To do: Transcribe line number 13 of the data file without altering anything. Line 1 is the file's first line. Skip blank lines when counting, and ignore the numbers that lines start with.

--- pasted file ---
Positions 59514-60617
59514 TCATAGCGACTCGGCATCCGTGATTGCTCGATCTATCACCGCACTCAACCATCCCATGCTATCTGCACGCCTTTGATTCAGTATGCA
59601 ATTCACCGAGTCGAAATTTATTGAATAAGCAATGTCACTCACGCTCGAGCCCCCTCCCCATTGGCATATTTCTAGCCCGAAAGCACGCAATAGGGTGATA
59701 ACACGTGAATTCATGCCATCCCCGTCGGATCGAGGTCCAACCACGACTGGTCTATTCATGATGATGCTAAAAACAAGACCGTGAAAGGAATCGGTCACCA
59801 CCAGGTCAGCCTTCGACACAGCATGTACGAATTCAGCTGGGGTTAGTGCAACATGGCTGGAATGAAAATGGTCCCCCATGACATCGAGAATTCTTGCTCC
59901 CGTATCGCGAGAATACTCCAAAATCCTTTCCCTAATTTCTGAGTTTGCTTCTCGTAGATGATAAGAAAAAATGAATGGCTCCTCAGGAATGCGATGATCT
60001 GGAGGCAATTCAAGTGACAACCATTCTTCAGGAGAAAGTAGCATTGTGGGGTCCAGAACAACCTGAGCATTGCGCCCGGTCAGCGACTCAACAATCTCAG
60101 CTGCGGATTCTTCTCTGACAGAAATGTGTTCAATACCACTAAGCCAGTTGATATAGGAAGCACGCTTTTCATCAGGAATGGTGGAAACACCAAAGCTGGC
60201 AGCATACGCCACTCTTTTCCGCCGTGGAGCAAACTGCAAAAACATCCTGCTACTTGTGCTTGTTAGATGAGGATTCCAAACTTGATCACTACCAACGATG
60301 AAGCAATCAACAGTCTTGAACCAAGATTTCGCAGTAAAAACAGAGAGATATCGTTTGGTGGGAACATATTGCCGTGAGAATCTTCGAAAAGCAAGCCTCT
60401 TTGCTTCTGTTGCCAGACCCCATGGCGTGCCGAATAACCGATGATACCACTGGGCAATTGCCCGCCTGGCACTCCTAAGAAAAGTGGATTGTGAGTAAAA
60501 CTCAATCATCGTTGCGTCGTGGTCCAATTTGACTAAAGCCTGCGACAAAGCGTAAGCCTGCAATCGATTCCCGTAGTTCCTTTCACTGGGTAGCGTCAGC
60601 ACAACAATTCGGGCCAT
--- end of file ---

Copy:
60601 ACAACAATTCGGGCCAT